Accelerating Material Discovery using AI
Material discovery is a research area with the potential to increase the sustainability of our economy in several ways. For example, by improving the efficiency of existing products and industrial processes, as well as enabling new applications and technologies that were not possible before.This is a crucial research field that often involves a lot of manual and time-intensive labor and trial and error by humans. Artificial intelligence could greatly help with this, by automating a lot of the work. We don't expect artificial intelligence to completely replace the end-to-end discovery pipeline, as we still need humans to guide its development and set the goals and understand the real world implications of certain developments. But we can see how it could help a lot with some aspects of the process.AI is beginning to gain a foothold in accelerating certain tedious parts of this system and automating experiments that often require trial and error.In the case of material discovery, there are two main areas where AI could be useful for the innovation pipeline: material property prediction and material synthesis.
When material engineers have candidates for a novel material, they need to determine whether that candidate will be suitable for its intended purpose.
And to do so, a number of physical properties need to be characterized. For example, what is its pH? What is the temperature at which it reacts to other materials? What is its strength? What is the crystal structure of the material?
And of course, it is also important to predict what will be its actual effect when integrated in its final application. For example, in the case of a battery, what is its ultimate energy storage capacity? How fast can it charge and discharge? How many cycles can it withstand before degradation?
Predicting these properties often involves trial-and-error experiments, but by using data sets of other existing materials, we can train artificial neural network models that can generalize to other novel materials and can predict their properties both at the macroscopic level as well as at the microscopic level.
For example, at the macroscopic level, we could simulate the bulk structure of this material to determine its last transition temperature, tensile strength, melting points, density, viscosity, and energy capacity, and so on. At the molecular level, we can also predict its microscopic properties, such as lattice constant, band energy, or electron affinity, which are crucial for development of faster semiconductors or batteries and novel chemicals.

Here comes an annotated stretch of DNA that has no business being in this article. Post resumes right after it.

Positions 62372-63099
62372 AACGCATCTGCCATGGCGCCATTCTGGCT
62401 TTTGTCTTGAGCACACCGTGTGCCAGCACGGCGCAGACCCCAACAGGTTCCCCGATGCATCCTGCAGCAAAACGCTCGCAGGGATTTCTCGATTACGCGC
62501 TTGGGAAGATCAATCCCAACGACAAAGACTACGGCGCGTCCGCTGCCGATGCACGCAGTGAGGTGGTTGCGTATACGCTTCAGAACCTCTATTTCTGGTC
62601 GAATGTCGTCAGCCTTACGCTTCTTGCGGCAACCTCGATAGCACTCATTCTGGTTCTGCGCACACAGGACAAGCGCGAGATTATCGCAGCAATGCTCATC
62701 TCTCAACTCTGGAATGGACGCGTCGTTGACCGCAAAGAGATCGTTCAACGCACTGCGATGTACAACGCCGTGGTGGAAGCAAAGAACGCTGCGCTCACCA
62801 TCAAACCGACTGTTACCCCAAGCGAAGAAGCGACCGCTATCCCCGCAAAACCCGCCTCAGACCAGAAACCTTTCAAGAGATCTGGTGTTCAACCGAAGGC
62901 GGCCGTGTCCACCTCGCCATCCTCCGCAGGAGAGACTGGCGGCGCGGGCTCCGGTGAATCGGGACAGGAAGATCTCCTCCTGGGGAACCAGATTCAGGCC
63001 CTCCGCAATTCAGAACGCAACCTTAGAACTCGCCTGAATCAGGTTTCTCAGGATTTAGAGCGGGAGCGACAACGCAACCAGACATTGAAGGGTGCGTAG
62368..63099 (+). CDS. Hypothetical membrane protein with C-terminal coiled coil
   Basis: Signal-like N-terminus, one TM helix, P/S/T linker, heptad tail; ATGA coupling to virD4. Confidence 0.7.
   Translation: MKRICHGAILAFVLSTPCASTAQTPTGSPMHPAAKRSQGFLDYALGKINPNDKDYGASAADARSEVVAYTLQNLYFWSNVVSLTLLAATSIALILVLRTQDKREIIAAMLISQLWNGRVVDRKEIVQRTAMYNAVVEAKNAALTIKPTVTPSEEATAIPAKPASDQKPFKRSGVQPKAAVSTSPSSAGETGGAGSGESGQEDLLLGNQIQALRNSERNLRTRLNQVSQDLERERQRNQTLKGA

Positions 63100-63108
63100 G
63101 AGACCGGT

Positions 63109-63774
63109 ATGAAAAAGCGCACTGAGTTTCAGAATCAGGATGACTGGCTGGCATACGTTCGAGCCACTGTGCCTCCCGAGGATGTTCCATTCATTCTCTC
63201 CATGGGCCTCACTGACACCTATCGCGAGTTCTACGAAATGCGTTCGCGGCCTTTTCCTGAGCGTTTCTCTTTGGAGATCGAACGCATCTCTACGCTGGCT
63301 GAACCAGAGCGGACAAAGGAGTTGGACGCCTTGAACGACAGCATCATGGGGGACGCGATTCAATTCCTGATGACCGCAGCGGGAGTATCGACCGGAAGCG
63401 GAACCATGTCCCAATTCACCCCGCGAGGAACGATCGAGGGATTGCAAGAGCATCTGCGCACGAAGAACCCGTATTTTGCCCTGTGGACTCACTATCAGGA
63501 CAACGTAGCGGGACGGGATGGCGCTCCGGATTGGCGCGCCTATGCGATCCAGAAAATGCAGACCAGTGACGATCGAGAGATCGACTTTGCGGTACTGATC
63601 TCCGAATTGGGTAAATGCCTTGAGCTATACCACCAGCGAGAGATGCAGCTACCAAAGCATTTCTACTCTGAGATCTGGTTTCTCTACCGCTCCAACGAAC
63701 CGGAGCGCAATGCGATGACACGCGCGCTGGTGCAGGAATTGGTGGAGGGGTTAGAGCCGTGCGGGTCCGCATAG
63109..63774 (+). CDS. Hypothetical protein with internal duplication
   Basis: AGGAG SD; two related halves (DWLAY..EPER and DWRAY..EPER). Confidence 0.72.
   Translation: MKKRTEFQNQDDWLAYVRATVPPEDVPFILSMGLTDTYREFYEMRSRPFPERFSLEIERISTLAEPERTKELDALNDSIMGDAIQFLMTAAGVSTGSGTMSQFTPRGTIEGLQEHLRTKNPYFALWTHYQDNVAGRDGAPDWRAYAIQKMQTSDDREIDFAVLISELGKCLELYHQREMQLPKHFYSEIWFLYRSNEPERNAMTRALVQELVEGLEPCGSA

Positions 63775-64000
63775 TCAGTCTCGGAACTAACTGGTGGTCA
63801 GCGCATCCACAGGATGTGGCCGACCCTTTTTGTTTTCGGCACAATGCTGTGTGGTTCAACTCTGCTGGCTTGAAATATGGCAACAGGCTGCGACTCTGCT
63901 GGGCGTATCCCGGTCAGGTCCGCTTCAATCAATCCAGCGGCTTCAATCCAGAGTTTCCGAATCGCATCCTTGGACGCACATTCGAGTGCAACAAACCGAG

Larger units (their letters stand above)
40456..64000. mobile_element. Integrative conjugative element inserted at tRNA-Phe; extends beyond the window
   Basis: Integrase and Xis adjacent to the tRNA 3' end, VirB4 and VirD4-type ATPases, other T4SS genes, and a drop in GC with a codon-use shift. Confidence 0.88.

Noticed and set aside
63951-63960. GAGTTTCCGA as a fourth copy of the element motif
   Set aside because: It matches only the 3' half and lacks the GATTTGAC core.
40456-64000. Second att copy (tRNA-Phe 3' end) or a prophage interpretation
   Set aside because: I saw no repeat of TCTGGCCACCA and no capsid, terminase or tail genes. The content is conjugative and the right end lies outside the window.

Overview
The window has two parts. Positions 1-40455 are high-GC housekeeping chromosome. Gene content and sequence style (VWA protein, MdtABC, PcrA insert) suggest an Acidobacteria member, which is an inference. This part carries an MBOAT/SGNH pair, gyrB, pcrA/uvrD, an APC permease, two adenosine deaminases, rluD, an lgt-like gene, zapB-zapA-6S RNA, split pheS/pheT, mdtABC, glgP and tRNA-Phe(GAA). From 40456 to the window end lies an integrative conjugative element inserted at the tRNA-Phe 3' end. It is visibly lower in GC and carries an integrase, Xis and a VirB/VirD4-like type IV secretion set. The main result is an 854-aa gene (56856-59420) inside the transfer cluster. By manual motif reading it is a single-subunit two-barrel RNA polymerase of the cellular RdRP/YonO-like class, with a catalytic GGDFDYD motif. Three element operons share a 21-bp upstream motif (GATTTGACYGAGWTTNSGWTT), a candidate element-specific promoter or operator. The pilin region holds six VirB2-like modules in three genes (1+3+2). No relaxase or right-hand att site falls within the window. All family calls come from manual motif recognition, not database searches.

In addition, artificial intelligence can be used to discover and propose novel materials from scratch. For example, by filtering which chemical compositions are likely to form compounds, we can develop systems that recommend element combinations from a pool of elements or present ionic substitutions in existing materials for the discovery of new compounds.
We could also use these models to predict the crystal structure of a new material, so that we have a more guided exploration of which molecules are likely to have the crystal structure that we desire. An example from novel OLED systems shows that machine learning has been crucial to develop more optimized structures.AI can be also be used for process optimization. For example, to optimize the processing of material manufacturing, such as metal smelting. There are several key steps in this pipeline that could be accelerated by the use of AI, such as automating the analysis of the ore concentration, the processing of the ore, and the separation of the metals.
For example, by developing a model that can predict what mechanical properties an alloy will have given its processing parameters, we can optimize the processing parameters for the optimal mechanical properties in this alloy, and thereby improve the smelting method.
Additionally, AI methods have also gained a lot of popularity for the quantum mechanical simulation of these systems. When we're designing materials at the molecular level, quantum mechanical properties are very important and we need to have an accurate quantum mechanical description of the system. This is given by the density functional of the system, and often, these are very tedious and large calculations that have to be approximated numerically. And they may fail for very complex systems. However, by applying machine learning to the estimation of density functions, we can more quickly and more robustly predict the density functionals with higher accuracy.
Co-founder and CEO
Tiago holds a Master's degree in Theoretical/Mathematical Physics and a PhD in Biophysics from Ludwig-Maximilians University Munich. After graduation, he joined Google DeepMind as a research engineer. There he worked on a number cutting-edge research projects which led to publications in international machine learning conferences and scientific journals such as Nature. He then joined Cogent Labs, a multinational Tokyo based AI start-up, as a lead research scientist. In August 2020 co-founded Recursive Inc, and is currently CEO.